Slowing down potent NDSU run game is top priority for Salukis in 2nd-round matchup

Slowing down North Dakota State’s highly productive run game is the most important job Saturday for Southern Illinois in its second-round FCS playoff game against the Bison. (Photo by

When North Dakota State runs the football, it’s often with a who’s who of the Bison roster.

In the regular-season finale against South Dakota, seven different players had at least three carries apiece and that group included tailbacks, a fullback, wide receivers and two quarterbacks.

“When you put on the film, they play hard. They’re gritty,” Southern Illinois head coach Nick Hill said. “This is a pretty typical North Dakota State team as far as physically getting after you in the run game.”

The job for SIU (8-4) on Saturday in the second round of the FCS playoffs in Fargo (2:30 p.m., ESPN-Plus) against their fellow Missouri Valley Football Conference member is to slow down a run game that has piled up over 300 yards four times this season. The Bison (10-1) average more than 6 yards a carry behind a powerful offensive line and their bevy of ball carriers.

The Salukis, meanwhile, rank 77th in the nation and eighth in the 11-team Missouri Valley Football Conference against the run. However, SIU has allowed 200 or more rushing yards only three times this season, one of which was to FBS Kansas State.

Here are three key matchups headed into Saturday’s game:

  1. SIU defense vs. NDSU’s run game

While the Salukis lean on four different running backs on offense, NDSU averages 271.8 yards a game, which ranks third in the nation, thanks to a wide range of players. They do so without a rusher who has more than 500 yards this season. Led by two first-team All-MVFC offensive linemen – left tackle Cody Mauch and right tackle Cordell Volson – the Bison have 32 rushing touchdowns spread out among 11 different players this fall. Seven players have 35 or more carries on an NDSU team that averages 6.35 yards per carry. This will be a major challenge for SIU, which allows 162 yards a game on the ground.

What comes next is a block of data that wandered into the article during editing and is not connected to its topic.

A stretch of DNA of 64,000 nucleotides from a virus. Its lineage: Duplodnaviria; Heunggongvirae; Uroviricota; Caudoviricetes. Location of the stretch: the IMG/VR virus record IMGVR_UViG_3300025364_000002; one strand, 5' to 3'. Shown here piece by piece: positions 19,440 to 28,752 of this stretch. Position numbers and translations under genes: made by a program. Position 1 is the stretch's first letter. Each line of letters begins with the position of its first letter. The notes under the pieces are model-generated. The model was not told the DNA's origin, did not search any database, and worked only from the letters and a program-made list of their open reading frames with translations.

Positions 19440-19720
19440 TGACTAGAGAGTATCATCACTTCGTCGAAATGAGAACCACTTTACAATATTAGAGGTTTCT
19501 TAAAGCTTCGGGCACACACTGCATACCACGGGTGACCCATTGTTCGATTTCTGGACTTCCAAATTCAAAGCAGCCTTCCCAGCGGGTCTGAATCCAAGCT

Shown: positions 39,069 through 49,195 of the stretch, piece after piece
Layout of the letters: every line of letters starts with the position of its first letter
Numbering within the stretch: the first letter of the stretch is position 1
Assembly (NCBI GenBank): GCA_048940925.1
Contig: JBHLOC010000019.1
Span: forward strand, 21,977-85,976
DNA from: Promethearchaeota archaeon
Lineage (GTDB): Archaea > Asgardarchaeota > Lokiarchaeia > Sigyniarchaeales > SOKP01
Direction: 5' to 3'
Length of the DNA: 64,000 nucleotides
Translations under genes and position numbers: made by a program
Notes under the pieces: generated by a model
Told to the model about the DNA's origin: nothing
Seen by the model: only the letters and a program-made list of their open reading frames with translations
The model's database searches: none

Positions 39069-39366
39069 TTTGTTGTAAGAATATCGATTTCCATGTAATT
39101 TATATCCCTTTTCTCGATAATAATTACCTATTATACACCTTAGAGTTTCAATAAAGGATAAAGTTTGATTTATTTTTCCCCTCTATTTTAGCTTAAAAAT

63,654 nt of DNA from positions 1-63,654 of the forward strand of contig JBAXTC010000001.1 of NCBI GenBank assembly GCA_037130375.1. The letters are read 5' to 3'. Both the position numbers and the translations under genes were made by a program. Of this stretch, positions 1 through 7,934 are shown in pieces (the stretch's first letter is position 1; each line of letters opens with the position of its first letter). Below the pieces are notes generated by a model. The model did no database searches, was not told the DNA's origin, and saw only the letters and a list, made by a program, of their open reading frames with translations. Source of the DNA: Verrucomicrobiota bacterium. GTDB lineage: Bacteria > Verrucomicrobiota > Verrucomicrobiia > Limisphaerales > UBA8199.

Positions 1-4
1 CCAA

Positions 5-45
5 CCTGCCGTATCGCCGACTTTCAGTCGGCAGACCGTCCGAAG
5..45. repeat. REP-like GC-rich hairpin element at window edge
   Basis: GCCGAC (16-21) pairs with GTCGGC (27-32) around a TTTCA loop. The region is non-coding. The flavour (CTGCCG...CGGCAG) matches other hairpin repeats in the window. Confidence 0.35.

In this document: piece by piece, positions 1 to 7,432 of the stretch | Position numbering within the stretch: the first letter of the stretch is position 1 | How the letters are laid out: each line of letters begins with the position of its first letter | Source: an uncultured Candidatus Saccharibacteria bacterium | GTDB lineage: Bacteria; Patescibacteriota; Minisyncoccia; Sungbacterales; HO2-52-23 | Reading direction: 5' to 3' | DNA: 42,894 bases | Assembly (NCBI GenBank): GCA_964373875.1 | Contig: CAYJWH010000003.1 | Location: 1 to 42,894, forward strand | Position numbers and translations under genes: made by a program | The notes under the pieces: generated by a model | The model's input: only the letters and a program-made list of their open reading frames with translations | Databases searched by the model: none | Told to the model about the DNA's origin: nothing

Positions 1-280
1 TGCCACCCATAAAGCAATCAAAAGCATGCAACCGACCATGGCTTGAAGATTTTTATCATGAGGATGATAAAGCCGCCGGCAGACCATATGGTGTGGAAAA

2. SIU wide receivers vs. NDSU pass defense

The Salukis are blessed with reliable senior Landon Lenoir (league-high nine TD catches), playmaking sophomore Avante Cox (17.2 yards per catch) and speedy freshman Izaiah Hartrup (career-high 41 catches) in the starting lineup. “Lenoir and Cox and their entire wide receiver group might be the most talented group in the league,” NDSU head coach Matt Entz said. The Bison counter with a defense that allows only 177.2 yards a game in the air, which ranks as the stingiest in the MVFC.

3. SIU CB P.J. Jules vs. NDSU WR Christian Watson

The Salukis’ top cover corner against NDSU’s most dynamic big-play threat is quite a matchup. Earlier this season, Hill said that Jules wasn’t getting as much action to his side of the field from opposing passing attacks. He has one pass breakup in the past month and his only interception of the season came in Week 2 at Kansas State. At 6-foot-3, Jules should match up on multiple occasions with Watson, a 6-5 dynamo who averages 19 yards per catch and has posted career highs this fall with 39 receptions and seven touchdowns. “P.J. has played at a high level this year,” Hill said. “He’s physical, he’s tough. He plays well in man coverage. Christian Watson is a unique player and is tough to contain. (P.J.) will have his opportunities, and he’s made a lot of those opportunities this season.”

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